A vibrant downtown with a wide array of cultural activities, festivals, bars and restaurants is no longer simply a social amenity, but an important economic development issue for Lexington, the Urban County Council was told on Tuesday.
The Downtown Lexington Corp. brought individuals from business, entertainment and hospitality venues to tell the council that developing a thriving downtown is essential for the entire community's economic prosperity
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And the time to act is now.
"We've studied the issue to death," said Van Meter Pettit, who has spearheaded development of the Town Branch Trail. "Compared to other cities around the country, we're a day late and a dollar short."
Tom Martin, chairman of the Downtown Entertainment Task Force, said, "We're at a point where we want to see less talk and more walk."
Specifically, Martin said, people want to see aggressive recruiting of "entrepreneurial activities downtown."
Lexmark and Toyota, two of the area's largest employers, teamed up recently to study how to recruit and keep racial minority talent in their organizations.
The companies recognize that "diversity is fundamental to our long-term success," said Linda Hollenbaek, vice president of customer services at Lexmark.
The task force talked to young minority professionals in the two organizations. "No one, not a single one mentioned racial issues," she said, but rather "over and over" talked of the need for more entertainment and cultural programs, live music and festivals, plus more affordable downtown housing.
"They also looked for more and better sources of information about where to eat and hear live music," Hollenbaek said.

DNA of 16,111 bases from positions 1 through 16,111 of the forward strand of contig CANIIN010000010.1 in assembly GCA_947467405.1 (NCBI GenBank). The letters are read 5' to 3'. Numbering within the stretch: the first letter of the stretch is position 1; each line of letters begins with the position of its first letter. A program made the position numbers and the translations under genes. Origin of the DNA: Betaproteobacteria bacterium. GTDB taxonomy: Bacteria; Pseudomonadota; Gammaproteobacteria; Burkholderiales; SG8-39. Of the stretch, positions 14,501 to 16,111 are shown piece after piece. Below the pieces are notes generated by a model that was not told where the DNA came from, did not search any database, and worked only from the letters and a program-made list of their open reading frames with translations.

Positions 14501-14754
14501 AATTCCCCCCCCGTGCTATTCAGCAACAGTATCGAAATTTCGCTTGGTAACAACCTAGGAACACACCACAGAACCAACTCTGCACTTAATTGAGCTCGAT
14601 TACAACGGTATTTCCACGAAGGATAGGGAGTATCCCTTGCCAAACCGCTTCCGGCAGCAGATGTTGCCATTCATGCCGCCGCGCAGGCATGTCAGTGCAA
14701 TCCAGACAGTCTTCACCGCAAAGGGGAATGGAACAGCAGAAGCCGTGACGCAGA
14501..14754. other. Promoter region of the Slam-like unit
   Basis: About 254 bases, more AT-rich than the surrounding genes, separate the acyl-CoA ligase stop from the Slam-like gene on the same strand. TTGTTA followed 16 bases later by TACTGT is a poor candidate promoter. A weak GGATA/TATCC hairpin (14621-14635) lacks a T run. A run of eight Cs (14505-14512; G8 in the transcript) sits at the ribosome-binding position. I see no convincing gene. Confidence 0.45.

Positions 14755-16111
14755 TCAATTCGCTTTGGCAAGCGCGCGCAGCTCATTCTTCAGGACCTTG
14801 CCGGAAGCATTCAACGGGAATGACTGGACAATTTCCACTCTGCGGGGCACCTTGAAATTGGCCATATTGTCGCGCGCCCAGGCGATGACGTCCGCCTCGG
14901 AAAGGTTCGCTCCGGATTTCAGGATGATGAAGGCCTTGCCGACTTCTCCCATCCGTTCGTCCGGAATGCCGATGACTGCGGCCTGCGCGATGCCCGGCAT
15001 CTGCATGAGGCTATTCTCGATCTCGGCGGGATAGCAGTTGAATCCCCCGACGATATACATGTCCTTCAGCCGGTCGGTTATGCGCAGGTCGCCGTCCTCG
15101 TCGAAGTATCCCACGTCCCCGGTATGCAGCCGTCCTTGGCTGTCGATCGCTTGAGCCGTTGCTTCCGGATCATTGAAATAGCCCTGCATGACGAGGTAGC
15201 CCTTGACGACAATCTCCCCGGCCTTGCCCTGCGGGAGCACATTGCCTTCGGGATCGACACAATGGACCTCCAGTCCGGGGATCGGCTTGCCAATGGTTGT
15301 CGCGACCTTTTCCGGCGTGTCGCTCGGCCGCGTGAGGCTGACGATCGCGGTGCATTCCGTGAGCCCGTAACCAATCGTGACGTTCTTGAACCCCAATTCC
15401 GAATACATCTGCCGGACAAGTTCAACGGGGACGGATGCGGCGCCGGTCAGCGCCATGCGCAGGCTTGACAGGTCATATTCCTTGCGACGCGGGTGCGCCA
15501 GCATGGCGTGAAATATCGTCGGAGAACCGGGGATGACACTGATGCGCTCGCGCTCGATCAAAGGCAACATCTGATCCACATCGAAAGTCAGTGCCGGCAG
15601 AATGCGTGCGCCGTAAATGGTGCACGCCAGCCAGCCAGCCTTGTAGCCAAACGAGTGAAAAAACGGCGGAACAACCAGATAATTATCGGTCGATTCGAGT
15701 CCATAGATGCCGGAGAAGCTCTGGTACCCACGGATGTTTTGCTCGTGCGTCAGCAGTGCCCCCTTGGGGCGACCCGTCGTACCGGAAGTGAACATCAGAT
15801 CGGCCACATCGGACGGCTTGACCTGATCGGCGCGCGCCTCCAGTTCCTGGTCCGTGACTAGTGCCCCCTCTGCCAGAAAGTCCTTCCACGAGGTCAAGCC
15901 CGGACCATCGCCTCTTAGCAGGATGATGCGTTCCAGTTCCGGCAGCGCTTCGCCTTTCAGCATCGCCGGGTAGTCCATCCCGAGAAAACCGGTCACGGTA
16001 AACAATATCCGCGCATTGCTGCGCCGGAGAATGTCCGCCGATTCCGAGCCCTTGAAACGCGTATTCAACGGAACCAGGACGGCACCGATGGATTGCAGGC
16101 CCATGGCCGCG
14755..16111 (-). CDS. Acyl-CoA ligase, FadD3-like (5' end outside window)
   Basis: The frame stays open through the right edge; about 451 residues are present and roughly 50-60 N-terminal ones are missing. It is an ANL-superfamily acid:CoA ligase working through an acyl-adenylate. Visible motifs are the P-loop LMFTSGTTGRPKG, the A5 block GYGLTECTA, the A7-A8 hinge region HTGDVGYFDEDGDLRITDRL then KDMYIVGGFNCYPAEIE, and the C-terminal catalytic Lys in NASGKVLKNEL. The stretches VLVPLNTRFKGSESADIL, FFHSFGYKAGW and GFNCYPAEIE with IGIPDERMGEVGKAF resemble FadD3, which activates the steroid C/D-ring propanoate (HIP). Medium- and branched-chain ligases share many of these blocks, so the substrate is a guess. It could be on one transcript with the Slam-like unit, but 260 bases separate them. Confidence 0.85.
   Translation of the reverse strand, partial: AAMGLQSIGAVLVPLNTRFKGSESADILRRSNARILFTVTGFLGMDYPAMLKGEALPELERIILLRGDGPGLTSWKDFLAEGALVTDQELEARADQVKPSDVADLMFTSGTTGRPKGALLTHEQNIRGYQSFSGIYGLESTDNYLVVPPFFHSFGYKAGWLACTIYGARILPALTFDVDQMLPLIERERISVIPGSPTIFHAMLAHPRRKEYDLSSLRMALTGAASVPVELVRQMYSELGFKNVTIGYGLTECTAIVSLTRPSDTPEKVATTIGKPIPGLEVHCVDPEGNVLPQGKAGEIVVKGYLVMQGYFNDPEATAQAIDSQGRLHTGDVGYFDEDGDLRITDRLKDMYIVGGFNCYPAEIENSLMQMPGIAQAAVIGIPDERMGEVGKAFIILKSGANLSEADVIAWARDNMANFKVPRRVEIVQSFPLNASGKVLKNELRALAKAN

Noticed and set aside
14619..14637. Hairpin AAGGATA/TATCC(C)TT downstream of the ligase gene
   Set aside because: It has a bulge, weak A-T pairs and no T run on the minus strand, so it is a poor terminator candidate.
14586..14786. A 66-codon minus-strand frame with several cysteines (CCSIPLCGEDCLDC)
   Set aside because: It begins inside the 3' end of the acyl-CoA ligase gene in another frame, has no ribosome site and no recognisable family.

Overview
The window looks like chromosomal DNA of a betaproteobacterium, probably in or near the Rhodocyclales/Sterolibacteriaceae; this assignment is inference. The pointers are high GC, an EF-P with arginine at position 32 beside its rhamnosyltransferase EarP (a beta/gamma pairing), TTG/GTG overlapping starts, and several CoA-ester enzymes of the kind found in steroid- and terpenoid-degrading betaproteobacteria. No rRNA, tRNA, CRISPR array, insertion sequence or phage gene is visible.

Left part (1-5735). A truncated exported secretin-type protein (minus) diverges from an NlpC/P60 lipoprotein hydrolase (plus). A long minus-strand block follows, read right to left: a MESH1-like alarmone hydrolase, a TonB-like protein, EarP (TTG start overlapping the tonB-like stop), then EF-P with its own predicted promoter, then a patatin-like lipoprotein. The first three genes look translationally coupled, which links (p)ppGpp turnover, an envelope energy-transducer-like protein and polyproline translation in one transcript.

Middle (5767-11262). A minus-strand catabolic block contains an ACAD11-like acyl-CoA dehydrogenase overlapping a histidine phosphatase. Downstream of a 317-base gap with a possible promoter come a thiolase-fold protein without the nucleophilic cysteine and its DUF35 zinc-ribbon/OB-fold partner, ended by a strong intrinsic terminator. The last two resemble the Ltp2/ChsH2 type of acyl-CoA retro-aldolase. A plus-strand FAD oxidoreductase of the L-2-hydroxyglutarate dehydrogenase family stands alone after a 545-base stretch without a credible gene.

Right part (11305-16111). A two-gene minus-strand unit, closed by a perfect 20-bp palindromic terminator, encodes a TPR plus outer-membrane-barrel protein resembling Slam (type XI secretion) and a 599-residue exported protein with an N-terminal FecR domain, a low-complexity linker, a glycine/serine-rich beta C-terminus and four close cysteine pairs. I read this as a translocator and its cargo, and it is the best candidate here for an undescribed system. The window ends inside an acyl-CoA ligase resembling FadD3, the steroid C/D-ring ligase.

A primary recruiting tool for attracting young professionals to Lexington for all businesses, not just Lexmark and Toyota, is a vibrant downtown. "We need to make Lexington a more exciting city," she said.
Several individuals told council members that downtown had been "studied to death," in the words of one.
"We don't need any more studies. What we need is to get our foot off the brake" and make things happen, said Eric Patrick Marrs, a downtown supporter. Creating an exciting downtown had become for Lexington an economic survival issue, he said.
Council member Jay McChord concurred. "People are tired of talk. What they want to see is action and implementation." He said 77 percent of young professionals today first find a city where they want to live, "then they find a job."
One step the council could take immediately to improve downtown, McChord said, is to overhaul the outdated sign ordinance to allow signs to be mounted perpendicular to the side of buildings for better visibility.
Mayor Jim Newberry said a new sign ordinance was expected to be unveiled in the spring.
Another road block that could be eliminated would be to streamline the process businesses have to navigate to get their many permits, said Ann McBrayer, a board member of CommerceLexington.
Pettit observed that private developers have invested $200 million in downtown, "but where is the public investment?" he asked.
The city must put up the money for improvements, Pettit said. "Any company that does not invest in its infrastructure will no longer compete."